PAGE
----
College Essay

Almost all colleges and universities require a personal statement or college essay. Writing a strong essay that conveys something unique about you can sometimes be a challenge, but it is often this component of a student’s application that can make the difference between being on the edge and getting an actual acceptance. The essay (and short answer questions) are the only part of a student application that allows admissions counselors to hear from the applicant themselves. This is the time to shine. It’s your chance to set yourself apart from other applicants and to provide information to the university that you can’t relay through a transcript or resume.

Here are some great resources that may help you write that winning essay:

From CBS News, “Ten Topics to Avoid in a College Admission Essay”:
http://www.cbsnews.com/8301-505145_162-57589271/

From John’s Hopkins, “Essays that Worked”:
https://apply.jhu.edu/application-process/essays-that-worked/ From
A Blog by Huffington Post, “College Application Essays”
https://www.huffingtonpost.com/topic/college-application-essays

From USA Today, “9 Essay Writing Tips to Wow College Admissions Officers”
http://college.usatoday.com/2014/10/23/9-essay-writing-tips-to-wow-college-admissions-officers/

Some great advice from Kurt Vonnegut’s “How to Write with Style”:

– Find a subject you care about
– Do not ramble, though
– Keep it simple
– Have guts to cut
– Sound like yourself
– Say what you mean
– Pity the readers

Click HERE for the full version of “How to Write with Style” by Kurt Vonnegut.

What did your English Department have to say?

Mr. Hommel: “Avoid contractions and second person point of view. They should also focus on “showing,” rather than telling, with descriptive writing that incorporates the senses.”

Ms. Mitchell: “College Essay writing should be objective. The first-person point of view is usually not acceptable. Students should use tools like Grammarly and spellcheck before they turn in a paper. All papers must be double spaced, size 12 font, and the default font should always be Times New Roman, unless otherwise specified. Students should never be vague or assume that the reader is knowledgeable about the topic. Therefore, examples should be used to further clarify what the writer is trying to convey.”

What do Admissions Counselors think? Ms. Gaudette asked local Admissions Counselors what they look for in Admissions Essays:

An admissions counselor from Villanova said: “When I read an essay, there are two things I’m trying to assess. Number one should go without saying – your ability to write. Do you know your grammar rules? Can you spell? Can you organize your sentences and paragraphs into an order that makes sense? The second thing is what you say about yourself – your story. Ultimately, we should be able to see how your story will fit into and add to Villanova’s story.”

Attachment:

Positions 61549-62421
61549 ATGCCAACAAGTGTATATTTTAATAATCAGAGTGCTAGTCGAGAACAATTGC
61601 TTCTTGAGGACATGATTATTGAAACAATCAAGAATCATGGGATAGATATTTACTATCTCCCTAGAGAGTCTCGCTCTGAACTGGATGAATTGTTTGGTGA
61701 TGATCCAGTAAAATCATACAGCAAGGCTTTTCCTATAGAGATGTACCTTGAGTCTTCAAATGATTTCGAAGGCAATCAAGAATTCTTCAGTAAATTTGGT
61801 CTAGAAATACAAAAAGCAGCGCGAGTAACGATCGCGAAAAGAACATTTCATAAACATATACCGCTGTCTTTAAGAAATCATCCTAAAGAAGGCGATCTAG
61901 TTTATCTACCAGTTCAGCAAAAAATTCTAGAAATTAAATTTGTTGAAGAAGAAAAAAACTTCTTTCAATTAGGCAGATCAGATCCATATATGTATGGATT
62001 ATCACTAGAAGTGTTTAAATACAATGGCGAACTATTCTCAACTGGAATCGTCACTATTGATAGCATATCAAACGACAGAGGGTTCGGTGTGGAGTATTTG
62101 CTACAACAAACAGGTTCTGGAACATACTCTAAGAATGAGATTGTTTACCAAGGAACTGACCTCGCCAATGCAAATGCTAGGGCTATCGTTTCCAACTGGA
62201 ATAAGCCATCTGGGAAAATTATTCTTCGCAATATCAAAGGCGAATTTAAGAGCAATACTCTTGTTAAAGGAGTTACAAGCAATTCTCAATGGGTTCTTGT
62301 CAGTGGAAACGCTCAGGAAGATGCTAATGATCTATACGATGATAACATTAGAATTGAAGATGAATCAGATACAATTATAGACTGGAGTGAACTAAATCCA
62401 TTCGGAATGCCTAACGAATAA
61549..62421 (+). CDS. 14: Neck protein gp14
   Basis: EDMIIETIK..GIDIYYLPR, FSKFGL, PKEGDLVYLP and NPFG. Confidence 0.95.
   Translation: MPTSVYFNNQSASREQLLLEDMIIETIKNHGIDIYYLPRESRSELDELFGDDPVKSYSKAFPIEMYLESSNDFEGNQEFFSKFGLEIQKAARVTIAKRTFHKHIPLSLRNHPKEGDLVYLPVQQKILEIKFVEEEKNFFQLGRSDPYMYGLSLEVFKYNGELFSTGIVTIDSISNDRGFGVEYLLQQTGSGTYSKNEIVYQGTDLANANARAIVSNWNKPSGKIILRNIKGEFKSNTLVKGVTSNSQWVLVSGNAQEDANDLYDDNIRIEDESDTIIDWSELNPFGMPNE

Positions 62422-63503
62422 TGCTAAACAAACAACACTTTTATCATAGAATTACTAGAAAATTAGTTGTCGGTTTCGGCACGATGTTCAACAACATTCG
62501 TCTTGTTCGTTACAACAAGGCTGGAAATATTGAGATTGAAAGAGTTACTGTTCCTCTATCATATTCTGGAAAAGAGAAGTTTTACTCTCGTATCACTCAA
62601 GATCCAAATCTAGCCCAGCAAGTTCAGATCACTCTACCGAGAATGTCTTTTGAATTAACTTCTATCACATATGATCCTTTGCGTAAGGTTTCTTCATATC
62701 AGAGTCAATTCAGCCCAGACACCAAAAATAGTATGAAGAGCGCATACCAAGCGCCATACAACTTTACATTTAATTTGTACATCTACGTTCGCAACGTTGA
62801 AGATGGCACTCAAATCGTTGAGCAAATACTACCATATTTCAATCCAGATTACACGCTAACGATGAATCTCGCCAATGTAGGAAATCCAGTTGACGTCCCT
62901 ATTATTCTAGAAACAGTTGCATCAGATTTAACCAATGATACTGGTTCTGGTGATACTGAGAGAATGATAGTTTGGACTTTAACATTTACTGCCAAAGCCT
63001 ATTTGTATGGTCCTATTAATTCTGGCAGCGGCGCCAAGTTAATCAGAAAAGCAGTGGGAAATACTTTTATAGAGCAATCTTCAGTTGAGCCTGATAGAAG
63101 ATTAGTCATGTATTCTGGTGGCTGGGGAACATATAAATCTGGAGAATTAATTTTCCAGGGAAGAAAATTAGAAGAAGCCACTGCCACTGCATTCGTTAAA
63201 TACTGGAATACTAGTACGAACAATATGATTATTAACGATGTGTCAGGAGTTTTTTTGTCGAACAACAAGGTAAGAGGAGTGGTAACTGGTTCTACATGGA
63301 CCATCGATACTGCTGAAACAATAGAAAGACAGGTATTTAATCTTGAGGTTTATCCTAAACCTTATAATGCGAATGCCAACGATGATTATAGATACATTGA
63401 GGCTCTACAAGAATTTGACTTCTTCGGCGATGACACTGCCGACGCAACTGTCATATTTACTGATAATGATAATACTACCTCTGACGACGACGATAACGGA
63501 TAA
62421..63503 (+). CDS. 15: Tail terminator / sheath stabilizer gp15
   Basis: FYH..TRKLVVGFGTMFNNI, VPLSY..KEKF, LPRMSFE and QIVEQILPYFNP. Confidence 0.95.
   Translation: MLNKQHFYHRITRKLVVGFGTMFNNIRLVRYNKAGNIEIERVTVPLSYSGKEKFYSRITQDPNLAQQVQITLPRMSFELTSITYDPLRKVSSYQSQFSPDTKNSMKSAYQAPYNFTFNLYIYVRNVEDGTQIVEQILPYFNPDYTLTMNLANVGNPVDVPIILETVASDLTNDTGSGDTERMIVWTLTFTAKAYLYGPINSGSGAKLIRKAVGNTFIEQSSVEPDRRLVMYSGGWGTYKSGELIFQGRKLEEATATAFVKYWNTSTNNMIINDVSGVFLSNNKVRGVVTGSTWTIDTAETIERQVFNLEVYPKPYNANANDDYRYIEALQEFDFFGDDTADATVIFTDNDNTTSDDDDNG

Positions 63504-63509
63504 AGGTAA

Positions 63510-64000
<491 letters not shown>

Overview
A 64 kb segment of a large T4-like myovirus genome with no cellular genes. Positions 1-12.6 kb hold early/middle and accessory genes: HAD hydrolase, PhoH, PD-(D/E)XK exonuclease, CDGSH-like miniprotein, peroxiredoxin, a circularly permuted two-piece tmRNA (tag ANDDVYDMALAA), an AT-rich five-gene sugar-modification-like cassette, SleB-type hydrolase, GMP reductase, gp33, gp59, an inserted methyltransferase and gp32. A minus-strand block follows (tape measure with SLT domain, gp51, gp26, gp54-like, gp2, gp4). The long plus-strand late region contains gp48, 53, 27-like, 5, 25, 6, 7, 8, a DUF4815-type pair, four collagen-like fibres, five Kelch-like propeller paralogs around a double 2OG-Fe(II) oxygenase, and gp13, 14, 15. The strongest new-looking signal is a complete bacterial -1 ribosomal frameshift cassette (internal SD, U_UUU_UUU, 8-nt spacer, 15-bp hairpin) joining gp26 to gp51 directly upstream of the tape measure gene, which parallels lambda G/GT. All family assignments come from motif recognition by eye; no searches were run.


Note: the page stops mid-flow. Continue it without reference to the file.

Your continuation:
An admissions counselor from The George Washington University said: “My favorite essays to read are ones written by students who are clearly passionate about the topic. You don’t have to write an essay that tells a sob story or a redemption moment. Instead, tell us about something you love – music, hobbies, family, sports, a club, a project you worked on – anything that you feel is important to you. Tell your story about what you love, why, and how that affects the way you see yourself, your schoolwork, and the world. Your voice will shine through because it’s a story you enjoy telling.”

Admissions counselors at the Catholic University of America shared: “On the technical side, we look to see that students have fully answered the prompt and used correct spelling and punctuation. We also look to see that they thoughtfully answered the question and used details so as not to seem like a form essay. There’s no right or wrong answer that we’re looking for – more so that they fully completed it.”

The Admissions Counselor for our county from The University of Maryland said: “The best advice I can give for writing a college essay is to write about something you’re passionate about and to help your personality shine through your words. The essay is the only portion of the application where admission counselors will get to “hear the student’s voice.” Therefore, it is important for students to effectively show parts of themselves that cannot be gleaned through other parts of the application.”

The Assistant Director for Admission and Student Life at Seattle University School of Law said: “The strongest personal statements show the reader you are ready for success in college. The reader should finish the application with a sense of who you are, the experiences you have had while in high school, what you learned from those experiences, and hopefully how those experiences are going to help you be successful in college.”